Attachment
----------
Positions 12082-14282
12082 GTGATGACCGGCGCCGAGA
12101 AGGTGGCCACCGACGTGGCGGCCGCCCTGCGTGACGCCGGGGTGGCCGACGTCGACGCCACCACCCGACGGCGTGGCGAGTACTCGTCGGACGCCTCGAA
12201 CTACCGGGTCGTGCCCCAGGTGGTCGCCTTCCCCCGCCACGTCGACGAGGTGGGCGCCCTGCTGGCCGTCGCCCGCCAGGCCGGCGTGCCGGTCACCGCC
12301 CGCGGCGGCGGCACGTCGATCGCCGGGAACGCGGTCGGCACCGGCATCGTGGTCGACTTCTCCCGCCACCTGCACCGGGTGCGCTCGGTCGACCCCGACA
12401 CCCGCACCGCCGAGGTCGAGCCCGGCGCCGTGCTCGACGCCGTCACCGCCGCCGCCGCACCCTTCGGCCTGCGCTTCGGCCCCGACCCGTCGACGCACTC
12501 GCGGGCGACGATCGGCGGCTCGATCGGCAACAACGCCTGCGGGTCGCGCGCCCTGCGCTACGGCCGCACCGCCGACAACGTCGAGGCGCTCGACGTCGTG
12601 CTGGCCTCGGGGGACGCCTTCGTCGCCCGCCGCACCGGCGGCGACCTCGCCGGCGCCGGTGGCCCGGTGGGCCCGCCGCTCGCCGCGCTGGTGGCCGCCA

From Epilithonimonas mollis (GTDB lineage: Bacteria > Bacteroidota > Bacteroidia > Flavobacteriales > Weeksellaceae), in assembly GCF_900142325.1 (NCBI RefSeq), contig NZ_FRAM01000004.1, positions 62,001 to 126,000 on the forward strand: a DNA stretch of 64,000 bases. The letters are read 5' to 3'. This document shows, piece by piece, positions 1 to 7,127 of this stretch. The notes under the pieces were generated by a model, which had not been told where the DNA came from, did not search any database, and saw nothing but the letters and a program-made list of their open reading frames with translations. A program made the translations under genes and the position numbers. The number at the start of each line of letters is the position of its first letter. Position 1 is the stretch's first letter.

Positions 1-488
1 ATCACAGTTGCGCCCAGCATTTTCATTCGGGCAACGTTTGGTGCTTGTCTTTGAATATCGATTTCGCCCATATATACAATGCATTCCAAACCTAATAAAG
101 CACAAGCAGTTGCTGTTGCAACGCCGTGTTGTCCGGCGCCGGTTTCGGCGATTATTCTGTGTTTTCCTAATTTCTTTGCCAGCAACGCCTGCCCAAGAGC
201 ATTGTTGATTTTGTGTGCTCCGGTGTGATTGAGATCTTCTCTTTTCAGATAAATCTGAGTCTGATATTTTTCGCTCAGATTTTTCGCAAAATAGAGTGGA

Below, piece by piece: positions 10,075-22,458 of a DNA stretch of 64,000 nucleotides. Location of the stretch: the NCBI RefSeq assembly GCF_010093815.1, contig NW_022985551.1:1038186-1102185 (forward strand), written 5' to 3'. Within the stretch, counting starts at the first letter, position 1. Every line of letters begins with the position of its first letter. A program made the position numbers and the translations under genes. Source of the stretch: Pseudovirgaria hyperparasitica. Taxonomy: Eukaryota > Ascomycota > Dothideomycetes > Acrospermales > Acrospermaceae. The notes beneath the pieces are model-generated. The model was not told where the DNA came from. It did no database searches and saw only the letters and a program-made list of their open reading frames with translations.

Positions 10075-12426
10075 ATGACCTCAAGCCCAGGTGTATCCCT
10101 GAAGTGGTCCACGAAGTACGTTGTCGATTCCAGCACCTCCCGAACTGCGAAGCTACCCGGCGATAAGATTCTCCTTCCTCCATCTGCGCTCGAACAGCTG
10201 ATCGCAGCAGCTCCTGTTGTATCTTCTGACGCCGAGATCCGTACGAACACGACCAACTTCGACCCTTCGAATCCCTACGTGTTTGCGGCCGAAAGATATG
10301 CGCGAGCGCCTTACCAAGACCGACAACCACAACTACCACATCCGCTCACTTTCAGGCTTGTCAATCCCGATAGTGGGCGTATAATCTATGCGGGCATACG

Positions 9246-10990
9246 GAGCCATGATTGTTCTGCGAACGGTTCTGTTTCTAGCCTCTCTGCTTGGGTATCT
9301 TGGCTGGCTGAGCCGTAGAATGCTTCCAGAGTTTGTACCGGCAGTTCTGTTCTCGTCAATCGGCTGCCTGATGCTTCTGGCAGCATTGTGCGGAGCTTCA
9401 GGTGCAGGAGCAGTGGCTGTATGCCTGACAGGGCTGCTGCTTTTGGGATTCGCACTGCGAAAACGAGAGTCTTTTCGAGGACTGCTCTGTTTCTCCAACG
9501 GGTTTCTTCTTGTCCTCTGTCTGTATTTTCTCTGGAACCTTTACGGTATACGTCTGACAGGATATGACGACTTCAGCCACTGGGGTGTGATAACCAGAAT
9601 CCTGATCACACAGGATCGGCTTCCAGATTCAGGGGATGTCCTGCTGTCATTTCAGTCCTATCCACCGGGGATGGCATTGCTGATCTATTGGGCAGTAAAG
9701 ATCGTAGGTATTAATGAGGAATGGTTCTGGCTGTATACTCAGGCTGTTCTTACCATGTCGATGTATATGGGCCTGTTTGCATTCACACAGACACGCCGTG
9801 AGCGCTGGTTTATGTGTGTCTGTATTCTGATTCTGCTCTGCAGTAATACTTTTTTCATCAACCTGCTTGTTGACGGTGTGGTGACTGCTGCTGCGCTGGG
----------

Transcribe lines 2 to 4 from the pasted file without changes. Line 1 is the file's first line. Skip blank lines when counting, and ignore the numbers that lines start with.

12082 GTGATGACCGGCGCCGAGA
12101 AGGTGGCCACCGACGTGGCGGCCGCCCTGCGTGACGCCGGGGTGGCCGACGTCGACGCCACCACCCGACGGCGTGGCGAGTACTCGTCGGACGCCTCGAA
12201 CTACCGGGTCGTGCCCCAGGTGGTCGCCTTCCCCCGCCACGTCGACGAGGTGGGCGCCCTGCTGGCCGTCGCCCGCCAGGCCGGCGTGCCGGTCACCGCC